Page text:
Abstract

Purpose

Although religiosity and advertising messages have been extensively examined in the existing literature separately, studies which correlatively examine both these aspects are very limited. This paper aims to reveal the influence of the widely used religious messages on consumer attitudes and of purchase intentions on subjects with different levels of religiosity.

Design/methodology/approach

In this study, four different printed advertising messages with and without religious messages were developed for two different products. In this respect, the consumer attitudes toward advertisements and the degree to which purchase intention changed were measured.

Findings

The attitude and purchase intention toward the advertisements with religious messages was found to have a higher mean value compared to the advertisements without religious messages, and a statistically significant difference was found between the two. The highly religious participants’ attitudes and purchasing intention toward the advertisements with religious messages differed as compared to the participants with low levels of religiosity.

Research limitations/implications

Indeed, it was observed that the attitude toward different advertising messages and purchase intention differed regarding the level of religiosity. In the last section of the study, the influence of the level of religiosity on purchasing intention and consumer attitudes has been discussed with academic and practical results.

Practical implications

This study has also extended the practical implications of social judgment theory, which suggests that the further the consumers’ initial position to the new message the less is the acceptance of that message, and it contributes to its methodological and theoretical development. Whether a religious advertisement message is considered more or less acceptable depends on the level of religiosity and the positioning strategy adopted in the advertisement. In the present study, it is observed that as the level of religiosity increases, purchase intention and the attitude towards the advertisement with religious message increase in permissible(halal) goods. However, when prohibited (haram) services are considered, an increase in the subjects' level of religiosity brings about a decrease in the purchase intention and the attitude towards the advertisement with religious message. Therefore, this study validates social judgment theory.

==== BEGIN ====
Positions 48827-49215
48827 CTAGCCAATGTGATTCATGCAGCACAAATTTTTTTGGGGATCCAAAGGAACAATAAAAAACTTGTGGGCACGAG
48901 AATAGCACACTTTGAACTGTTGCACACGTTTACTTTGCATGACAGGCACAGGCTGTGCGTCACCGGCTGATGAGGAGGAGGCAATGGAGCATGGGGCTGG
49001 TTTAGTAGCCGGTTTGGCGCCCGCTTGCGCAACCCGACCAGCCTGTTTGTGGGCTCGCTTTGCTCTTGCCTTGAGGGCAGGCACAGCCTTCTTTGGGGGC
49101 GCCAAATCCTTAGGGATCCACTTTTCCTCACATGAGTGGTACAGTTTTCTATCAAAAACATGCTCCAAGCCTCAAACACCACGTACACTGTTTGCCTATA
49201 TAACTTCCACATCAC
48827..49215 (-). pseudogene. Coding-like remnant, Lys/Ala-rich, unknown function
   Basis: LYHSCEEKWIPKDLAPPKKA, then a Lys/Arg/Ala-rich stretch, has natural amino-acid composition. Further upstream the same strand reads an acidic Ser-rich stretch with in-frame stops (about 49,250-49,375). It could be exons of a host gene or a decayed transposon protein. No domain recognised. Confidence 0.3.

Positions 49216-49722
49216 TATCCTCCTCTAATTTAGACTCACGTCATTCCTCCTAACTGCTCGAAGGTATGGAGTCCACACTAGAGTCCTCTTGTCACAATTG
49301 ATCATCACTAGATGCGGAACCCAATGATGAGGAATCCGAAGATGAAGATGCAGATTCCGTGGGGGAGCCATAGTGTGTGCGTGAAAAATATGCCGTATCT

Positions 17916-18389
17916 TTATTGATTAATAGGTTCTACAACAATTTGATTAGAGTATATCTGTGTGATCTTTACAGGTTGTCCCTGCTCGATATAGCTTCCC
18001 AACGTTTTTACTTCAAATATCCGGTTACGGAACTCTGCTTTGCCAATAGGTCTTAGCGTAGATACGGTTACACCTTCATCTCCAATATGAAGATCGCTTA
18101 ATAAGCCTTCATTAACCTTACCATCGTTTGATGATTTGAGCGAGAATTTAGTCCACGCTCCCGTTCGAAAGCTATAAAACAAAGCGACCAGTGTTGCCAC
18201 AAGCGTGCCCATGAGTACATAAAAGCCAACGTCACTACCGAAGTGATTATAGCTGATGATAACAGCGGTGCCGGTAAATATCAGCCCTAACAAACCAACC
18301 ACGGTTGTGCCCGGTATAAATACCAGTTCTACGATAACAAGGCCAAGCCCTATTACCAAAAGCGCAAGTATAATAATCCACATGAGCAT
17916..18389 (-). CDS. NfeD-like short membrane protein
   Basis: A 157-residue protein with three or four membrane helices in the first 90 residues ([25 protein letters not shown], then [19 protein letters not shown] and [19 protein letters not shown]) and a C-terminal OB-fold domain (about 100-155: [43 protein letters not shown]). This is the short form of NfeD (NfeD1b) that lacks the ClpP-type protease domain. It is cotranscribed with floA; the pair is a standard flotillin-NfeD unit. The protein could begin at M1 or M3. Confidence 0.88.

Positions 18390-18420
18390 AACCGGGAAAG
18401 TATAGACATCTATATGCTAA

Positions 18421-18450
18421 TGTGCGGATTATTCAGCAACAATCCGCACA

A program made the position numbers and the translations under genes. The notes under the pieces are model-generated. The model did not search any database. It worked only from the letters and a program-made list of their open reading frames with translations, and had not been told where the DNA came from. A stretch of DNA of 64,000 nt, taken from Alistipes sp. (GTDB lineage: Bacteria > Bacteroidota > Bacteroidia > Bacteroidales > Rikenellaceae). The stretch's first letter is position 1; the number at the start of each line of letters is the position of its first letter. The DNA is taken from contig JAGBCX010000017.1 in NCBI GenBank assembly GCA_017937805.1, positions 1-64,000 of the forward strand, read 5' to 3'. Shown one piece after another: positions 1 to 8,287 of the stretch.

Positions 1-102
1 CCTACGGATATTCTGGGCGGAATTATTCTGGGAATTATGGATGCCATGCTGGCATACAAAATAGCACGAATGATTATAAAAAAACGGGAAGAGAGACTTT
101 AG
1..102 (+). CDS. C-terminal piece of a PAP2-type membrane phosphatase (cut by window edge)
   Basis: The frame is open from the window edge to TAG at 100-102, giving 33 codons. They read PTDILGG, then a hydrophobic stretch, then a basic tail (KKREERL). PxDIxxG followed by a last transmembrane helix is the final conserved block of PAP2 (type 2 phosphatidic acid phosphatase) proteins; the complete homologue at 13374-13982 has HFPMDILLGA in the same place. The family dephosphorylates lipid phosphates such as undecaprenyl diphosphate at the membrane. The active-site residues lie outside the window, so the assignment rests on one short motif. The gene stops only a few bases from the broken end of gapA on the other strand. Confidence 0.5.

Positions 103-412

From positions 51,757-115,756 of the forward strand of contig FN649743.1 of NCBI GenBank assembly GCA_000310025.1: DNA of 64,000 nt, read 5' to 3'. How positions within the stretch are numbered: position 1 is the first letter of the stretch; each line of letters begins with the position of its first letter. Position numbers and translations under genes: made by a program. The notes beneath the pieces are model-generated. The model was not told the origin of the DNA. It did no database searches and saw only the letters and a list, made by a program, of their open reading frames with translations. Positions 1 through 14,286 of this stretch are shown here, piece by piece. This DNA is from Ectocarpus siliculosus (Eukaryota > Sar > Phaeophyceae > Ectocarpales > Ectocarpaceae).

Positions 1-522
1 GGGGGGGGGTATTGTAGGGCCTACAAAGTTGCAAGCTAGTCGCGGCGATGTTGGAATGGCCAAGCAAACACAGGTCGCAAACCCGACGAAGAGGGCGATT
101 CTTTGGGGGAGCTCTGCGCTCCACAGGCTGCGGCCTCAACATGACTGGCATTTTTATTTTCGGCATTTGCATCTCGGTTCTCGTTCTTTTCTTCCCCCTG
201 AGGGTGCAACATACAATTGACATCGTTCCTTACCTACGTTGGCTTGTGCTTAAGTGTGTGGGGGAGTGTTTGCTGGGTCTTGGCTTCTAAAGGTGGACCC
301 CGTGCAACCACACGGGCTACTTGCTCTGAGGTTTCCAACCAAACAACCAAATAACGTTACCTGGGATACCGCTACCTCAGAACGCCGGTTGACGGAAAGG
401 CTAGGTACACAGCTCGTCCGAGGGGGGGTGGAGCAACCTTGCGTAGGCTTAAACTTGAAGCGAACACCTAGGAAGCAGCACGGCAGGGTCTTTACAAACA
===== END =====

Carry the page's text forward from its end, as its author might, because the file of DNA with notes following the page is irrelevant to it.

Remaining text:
Social implications

A significant implication for the marketing practitioners is that religiosity could be one of the criteria in segmenting market. A religiously prohibited product might gradually feel more irritating as the intensity of religious message increases in an advertisement. Thus, it is an important consideration for an organization offering faith-based products in mono-religious societies. Clearly, marketers need to be very careful when they use religious symbols in the secular marketplace, which raises the question – What factors underlie a positive response to religious message use in advertisement?

Originality/value

Religion was a taboo subject in society in the recent past; it has not been comprehensively investigated in marketing literature; moreover, it is evident that this situation continues to exist at present. It can, therefore, be said that the efforts to conceptualize religion’s influence on marketing and consumer behavior have been scarce.

Details

International Journal of Islamic and Middle Eastern Finance and Management, vol. 13 no. 2
Type: Research Article
ISSN: 1753-8394

Keywords

To view the access options for this content please click here
Article
Publication date: 1 January 1986

Ed Russell, Anthony J. Adams and Bill Boundy

Test marketing has a long history: the precursor of all of today's market research methodologies was undoubtedly trial and error. However, it remains an area of vital…

Downloads
1880

Abstract

Test marketing has a long history: the precursor of all of today's market research methodologies was undoubtedly trial and error. However, it remains an area of vital interest today. The promise and the performance of high‐tech test marketing can be shown from the perspective of the Campbell Soup Company.

Details

Journal of Consumer Marketing, vol. 3 no. 1
Type: Research Article
ISSN: 0736-3761

1 – 10 of over 2000